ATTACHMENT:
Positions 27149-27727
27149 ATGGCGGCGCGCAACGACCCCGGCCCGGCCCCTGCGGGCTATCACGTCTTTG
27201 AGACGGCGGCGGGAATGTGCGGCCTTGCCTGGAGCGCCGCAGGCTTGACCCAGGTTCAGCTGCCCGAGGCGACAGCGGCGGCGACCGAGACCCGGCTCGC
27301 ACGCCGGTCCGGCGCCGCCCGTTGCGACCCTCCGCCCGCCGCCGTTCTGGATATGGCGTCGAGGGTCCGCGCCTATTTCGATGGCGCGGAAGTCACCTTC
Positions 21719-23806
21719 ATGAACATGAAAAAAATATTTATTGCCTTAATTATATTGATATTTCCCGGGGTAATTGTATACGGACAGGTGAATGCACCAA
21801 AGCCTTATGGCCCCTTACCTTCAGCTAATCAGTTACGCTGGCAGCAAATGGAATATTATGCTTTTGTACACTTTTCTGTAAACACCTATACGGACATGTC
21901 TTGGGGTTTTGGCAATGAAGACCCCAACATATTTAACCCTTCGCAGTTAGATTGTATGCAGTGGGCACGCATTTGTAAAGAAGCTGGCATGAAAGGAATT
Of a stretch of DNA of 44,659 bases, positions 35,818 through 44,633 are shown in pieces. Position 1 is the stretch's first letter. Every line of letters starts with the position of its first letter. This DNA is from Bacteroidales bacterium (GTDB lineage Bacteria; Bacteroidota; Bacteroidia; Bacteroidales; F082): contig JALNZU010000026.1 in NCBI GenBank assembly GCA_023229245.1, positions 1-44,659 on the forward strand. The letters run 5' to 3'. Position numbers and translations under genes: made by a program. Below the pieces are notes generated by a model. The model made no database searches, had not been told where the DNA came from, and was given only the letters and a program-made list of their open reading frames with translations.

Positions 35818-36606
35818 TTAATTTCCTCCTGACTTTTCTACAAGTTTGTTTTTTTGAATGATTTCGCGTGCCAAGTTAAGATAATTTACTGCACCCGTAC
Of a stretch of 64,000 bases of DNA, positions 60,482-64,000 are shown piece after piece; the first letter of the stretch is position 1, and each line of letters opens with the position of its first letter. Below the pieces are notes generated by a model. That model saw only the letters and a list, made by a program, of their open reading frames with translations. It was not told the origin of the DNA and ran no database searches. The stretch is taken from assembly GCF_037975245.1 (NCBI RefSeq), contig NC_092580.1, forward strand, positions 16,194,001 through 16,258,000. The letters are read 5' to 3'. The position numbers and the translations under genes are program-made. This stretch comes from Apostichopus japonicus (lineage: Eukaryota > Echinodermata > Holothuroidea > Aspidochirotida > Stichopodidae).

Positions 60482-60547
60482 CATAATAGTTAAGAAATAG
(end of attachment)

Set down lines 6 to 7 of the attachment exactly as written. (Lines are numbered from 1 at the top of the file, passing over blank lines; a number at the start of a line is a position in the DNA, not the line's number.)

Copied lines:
21719 ATGAACATGAAAAAAATATTTATTGCCTTAATTATATTGATATTTCCCGGGGTAATTGTATACGGACAGGTGAATGCACCAA
21801 AGCCTTATGGCCCCTTACCTTCAGCTAATCAGTTACGCTGGCAGCAAATGGAATATTATGCTTTTGTACACTTTTCTGTAAACACCTATACGGACATGTC